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Construction ministry backs switching to unbaked bricks

Update: December, 15/2014 - 08:42
Thanh Phuc Construction Material Company produces unbaked bricks. The Government urges building projects to use unbaked bricks to protect the environment, improve building quality and reduce costs.— VNA/VNS Photo Vu Sinh

HA NOI  (VNS) — The Government is urging construction companies to use unbaked bricks in place of traditional bricks, the production of which cuts into agricultural land and pollutes the environment.

Baking one billion bricks required 1.5 million cubic meters of land, according to Deputy Minister of Construction Nguyen Tran Nam, who said 22 billion bricks were baked each year and the number would reach 40 billion by 2020.

However, construction sector experts said customers would not accept new materials until government agencies ensured the quality of unbaked bricks.

Tran Duy Phuc, director of Thanh Phuc Construction Material Company in Hai Phong, said that unbaked bricks were more durable and water-resistant than baked bricks, in addition to being 20 to 30 per cent cheaper and significantly easier to produce.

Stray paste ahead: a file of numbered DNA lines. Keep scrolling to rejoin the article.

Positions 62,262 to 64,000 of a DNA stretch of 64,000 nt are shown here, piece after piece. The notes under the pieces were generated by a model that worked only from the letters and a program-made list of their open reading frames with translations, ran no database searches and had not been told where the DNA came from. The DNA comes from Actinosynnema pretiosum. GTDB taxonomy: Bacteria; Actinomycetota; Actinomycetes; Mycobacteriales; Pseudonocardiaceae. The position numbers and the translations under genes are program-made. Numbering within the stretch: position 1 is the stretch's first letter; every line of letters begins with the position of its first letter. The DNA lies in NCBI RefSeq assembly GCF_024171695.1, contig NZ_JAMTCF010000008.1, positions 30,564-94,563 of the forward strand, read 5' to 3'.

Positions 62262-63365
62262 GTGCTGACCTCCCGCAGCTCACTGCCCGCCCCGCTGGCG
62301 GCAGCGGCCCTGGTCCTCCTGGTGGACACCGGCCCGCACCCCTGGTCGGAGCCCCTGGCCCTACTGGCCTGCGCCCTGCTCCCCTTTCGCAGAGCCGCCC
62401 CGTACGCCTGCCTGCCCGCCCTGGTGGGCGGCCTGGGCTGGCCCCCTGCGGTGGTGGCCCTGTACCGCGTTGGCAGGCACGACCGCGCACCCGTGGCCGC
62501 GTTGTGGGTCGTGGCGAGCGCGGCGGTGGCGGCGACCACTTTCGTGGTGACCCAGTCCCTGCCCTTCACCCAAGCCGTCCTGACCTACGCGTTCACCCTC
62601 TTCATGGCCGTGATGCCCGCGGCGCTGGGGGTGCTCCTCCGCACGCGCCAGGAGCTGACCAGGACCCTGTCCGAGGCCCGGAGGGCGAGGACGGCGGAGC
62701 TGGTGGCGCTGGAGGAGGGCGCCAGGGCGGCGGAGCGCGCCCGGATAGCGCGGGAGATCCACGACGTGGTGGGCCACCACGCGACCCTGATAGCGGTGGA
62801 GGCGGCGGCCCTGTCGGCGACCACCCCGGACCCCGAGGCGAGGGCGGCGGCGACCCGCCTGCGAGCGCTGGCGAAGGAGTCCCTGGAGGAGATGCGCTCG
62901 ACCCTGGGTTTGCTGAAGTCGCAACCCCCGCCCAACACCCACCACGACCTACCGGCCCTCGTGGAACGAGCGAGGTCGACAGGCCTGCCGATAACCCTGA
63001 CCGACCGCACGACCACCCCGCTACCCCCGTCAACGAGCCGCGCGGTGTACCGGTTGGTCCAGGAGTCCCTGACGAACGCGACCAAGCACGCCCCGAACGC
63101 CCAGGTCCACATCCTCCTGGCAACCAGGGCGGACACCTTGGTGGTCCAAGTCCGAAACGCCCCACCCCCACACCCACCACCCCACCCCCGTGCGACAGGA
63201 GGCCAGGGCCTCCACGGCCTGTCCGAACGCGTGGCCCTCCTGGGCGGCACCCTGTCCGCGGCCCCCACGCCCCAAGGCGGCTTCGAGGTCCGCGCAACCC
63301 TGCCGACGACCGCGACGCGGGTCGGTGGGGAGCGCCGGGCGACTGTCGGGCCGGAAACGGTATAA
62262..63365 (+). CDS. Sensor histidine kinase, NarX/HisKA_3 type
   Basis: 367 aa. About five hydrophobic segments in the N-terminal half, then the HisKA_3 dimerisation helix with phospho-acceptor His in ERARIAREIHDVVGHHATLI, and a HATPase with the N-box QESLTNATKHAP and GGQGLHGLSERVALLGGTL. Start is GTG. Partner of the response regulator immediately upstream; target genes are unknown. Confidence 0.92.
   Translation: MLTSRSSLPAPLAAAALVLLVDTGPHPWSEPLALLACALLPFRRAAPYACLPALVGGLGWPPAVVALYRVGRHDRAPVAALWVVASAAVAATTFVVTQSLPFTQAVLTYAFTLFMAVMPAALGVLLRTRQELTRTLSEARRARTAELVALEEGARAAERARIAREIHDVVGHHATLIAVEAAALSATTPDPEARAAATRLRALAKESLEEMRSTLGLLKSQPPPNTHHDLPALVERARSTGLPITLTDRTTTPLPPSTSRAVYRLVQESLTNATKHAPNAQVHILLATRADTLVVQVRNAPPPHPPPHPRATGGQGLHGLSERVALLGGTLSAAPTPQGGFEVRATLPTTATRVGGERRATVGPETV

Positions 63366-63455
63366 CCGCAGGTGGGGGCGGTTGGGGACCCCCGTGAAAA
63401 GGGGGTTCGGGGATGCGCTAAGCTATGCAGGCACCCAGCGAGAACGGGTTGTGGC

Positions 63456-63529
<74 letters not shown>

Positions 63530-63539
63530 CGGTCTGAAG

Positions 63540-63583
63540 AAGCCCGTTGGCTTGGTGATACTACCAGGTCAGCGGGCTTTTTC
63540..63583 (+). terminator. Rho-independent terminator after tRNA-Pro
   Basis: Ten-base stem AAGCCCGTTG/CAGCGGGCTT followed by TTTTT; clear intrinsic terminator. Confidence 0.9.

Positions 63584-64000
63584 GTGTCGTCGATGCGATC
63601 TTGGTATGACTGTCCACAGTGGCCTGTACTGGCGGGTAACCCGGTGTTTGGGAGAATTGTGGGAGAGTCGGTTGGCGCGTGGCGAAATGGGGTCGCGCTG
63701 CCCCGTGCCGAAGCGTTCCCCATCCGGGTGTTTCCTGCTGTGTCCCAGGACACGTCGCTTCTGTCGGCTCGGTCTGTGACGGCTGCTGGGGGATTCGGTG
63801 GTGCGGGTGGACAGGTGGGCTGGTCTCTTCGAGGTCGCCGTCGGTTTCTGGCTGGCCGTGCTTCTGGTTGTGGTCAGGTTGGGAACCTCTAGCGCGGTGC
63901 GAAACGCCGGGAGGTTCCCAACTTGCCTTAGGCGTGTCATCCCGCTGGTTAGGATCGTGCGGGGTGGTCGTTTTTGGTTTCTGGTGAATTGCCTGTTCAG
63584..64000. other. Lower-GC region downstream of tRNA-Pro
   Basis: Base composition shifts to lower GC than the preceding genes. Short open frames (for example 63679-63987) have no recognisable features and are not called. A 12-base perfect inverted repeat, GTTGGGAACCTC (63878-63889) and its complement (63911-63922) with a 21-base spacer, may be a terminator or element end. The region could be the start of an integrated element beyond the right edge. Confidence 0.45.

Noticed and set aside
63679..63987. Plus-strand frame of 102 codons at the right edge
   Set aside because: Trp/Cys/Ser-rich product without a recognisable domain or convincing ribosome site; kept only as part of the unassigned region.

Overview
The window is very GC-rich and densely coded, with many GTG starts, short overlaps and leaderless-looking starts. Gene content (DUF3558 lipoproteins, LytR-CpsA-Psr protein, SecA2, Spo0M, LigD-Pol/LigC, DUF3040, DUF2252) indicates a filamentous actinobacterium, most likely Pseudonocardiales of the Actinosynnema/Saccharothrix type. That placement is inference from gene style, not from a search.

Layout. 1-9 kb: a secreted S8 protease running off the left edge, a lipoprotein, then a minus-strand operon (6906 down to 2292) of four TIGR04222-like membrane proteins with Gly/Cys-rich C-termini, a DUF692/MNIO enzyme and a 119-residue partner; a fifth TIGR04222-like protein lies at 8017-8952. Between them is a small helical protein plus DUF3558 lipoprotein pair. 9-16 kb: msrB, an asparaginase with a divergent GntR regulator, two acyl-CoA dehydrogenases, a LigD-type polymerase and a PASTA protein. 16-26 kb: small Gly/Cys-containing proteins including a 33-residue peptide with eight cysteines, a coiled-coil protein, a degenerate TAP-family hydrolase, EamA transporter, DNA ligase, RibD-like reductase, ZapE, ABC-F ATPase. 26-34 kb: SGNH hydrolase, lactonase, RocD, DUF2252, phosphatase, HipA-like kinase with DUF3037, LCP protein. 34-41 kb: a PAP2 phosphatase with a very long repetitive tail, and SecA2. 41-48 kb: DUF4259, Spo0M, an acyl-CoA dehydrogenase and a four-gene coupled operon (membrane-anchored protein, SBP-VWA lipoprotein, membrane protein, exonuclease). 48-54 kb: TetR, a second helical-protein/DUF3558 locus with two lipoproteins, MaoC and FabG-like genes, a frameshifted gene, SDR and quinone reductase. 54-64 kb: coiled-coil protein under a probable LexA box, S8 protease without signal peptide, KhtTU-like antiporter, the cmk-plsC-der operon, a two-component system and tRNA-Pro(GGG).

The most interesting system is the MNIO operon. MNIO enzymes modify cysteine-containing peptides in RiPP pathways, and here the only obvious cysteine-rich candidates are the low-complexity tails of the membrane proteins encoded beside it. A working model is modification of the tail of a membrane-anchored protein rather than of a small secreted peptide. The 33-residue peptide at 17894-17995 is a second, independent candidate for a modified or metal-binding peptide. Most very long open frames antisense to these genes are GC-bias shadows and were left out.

However, his company sold only 30 per cent of the billion bricks it produced this year to building projects in Hai Phong and neighbouring areas.

Deputy Director of the Building Materials Department Pham Van Bac said the Ministry of Construction had issued a circular on using baked and unbaked bricks in building projects.

Under the circular, construction projects can use only unbaked bricks for building projects in cities ranking third tier or above, while using unbaked bricks for 50 per cent of building projects in lower-tier cities by the end of 2015 and for all of construction from 2016 onwards. Buildings with nine or more storeys must be built with at least 50 per cent green materials.

The circular also encourages local producers to break down their brick kilns to improve the quality of construction and protect the environment since they had gained large profits due to low environment taxes and low input and labour costs.

He added that the Government should issue specific regulations to control the exploitation of clay, raise environment taxes and help local authorities shut down brick kilns. — VNS

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